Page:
The Fountainhead, Paperback
4 out of 5 (2 ratings)


This is Ayn Rand's story of Howard Roark, a brilliant architect who dares to stand alone against the hostility of second-hand souls.

First published in 1943, this best-selling novel is a passionate defense of individualism and presents an exalted view of man's creative potential; it is a book about ambition, power, gold and love.




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This book comes with a reputation, Ayn Rand is said to have influenced many of the people of power on both sides of the Atlantic with her policy of 'Objectivism', and the glorification of self-interest. I found that any preconceptions I might have had along the lines of what such words mean to me were quickly dashed. It occurred to me that the philosophy she expounds in complex detail will have different meanings for people of different backgrounds and experience, and this feeling became stronger as I made my way through the book. The book demonstrates that words such as 'egotism', 'self-interest', 'altruism' are capable of many interpretations once they are applied to the way people interact. The book tells an architectural tale in which genius is obliged to co-exist with mediocrity, and how the two may conflict; indeed the book takes the view that conflict is inevitable. However, 'genius' is seen here as an absolute, as is an individual's capacity for understanding. Such concepts underpin the work, but above such things 'The Fountainhead' tells a powerful story which contains much of the unexpected and excites strong personal feelings about the principal characters. Despite its length I found it difficult to put down, and I feel enriched by it.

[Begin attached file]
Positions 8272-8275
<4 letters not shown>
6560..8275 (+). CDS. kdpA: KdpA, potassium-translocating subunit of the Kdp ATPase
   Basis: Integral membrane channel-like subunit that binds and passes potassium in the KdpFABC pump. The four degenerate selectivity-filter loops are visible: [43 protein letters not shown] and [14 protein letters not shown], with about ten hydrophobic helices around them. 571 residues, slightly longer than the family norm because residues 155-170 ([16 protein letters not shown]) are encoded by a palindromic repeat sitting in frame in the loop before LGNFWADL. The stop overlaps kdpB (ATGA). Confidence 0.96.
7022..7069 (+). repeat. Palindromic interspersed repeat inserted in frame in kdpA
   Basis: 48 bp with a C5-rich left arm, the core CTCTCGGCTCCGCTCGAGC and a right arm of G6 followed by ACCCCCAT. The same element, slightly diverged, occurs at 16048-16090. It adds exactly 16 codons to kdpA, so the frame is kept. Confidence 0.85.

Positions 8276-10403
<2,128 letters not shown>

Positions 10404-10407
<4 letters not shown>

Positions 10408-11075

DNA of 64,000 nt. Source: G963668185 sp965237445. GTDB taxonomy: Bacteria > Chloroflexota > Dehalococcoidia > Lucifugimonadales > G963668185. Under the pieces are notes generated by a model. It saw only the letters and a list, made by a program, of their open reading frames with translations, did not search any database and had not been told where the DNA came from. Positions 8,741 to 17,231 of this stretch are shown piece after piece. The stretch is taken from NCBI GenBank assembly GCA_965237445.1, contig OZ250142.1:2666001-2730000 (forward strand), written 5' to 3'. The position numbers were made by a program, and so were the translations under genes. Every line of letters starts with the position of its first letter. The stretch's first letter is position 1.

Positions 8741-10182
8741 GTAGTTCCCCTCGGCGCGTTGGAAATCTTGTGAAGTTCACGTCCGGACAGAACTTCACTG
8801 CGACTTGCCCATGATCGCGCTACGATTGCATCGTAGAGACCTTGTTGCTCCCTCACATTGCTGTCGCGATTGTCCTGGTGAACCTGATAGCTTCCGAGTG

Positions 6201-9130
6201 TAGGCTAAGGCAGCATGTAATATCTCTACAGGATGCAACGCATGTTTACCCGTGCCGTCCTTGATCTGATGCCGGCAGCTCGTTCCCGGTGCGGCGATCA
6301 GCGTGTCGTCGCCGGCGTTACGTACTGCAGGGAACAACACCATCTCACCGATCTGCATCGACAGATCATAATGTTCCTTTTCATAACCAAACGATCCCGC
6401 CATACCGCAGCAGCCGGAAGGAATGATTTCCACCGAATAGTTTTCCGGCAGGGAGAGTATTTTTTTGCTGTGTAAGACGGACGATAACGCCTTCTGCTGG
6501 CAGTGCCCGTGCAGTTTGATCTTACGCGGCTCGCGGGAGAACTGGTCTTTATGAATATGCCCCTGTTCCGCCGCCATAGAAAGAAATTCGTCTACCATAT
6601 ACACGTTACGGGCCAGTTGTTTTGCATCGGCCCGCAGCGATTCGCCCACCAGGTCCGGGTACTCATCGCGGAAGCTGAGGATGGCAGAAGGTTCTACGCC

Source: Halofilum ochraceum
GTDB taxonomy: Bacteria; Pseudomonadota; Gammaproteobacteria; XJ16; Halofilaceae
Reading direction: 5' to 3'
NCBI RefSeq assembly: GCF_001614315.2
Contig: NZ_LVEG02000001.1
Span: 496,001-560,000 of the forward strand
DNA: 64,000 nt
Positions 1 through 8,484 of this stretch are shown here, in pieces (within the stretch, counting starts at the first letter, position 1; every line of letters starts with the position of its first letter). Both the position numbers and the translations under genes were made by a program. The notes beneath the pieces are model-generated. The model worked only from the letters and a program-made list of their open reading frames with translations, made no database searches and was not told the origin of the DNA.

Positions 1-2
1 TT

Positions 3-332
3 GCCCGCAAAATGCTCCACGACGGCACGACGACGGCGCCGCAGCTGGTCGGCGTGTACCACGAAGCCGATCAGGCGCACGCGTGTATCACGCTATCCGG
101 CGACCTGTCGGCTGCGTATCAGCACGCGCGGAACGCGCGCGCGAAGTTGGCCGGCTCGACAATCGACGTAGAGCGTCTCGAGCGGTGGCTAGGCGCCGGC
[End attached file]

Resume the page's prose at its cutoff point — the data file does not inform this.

Review by

"The Fountainhead" is an epic novel about the struggle of a single, American architect against the forces of the unappreciative and, as Rand paints it, evil. Although it is technically a work of fiction, "The Fountainhead" has become acclaimed as one of Rand's treatises on the philosophy objectivism, and the final fifth of the book reads as such.Because the book's climax is philosophical, rather than plot or character driven, "The Fountainhead's" characters are all stand-ins for various social archetypes. Though they are exceptional archetypes, they do flatten the plot substantially (if this is to be judged as a work of fiction). As such, "The Fountainhead" is best read as a fairy tale to Rand's philosophical views.

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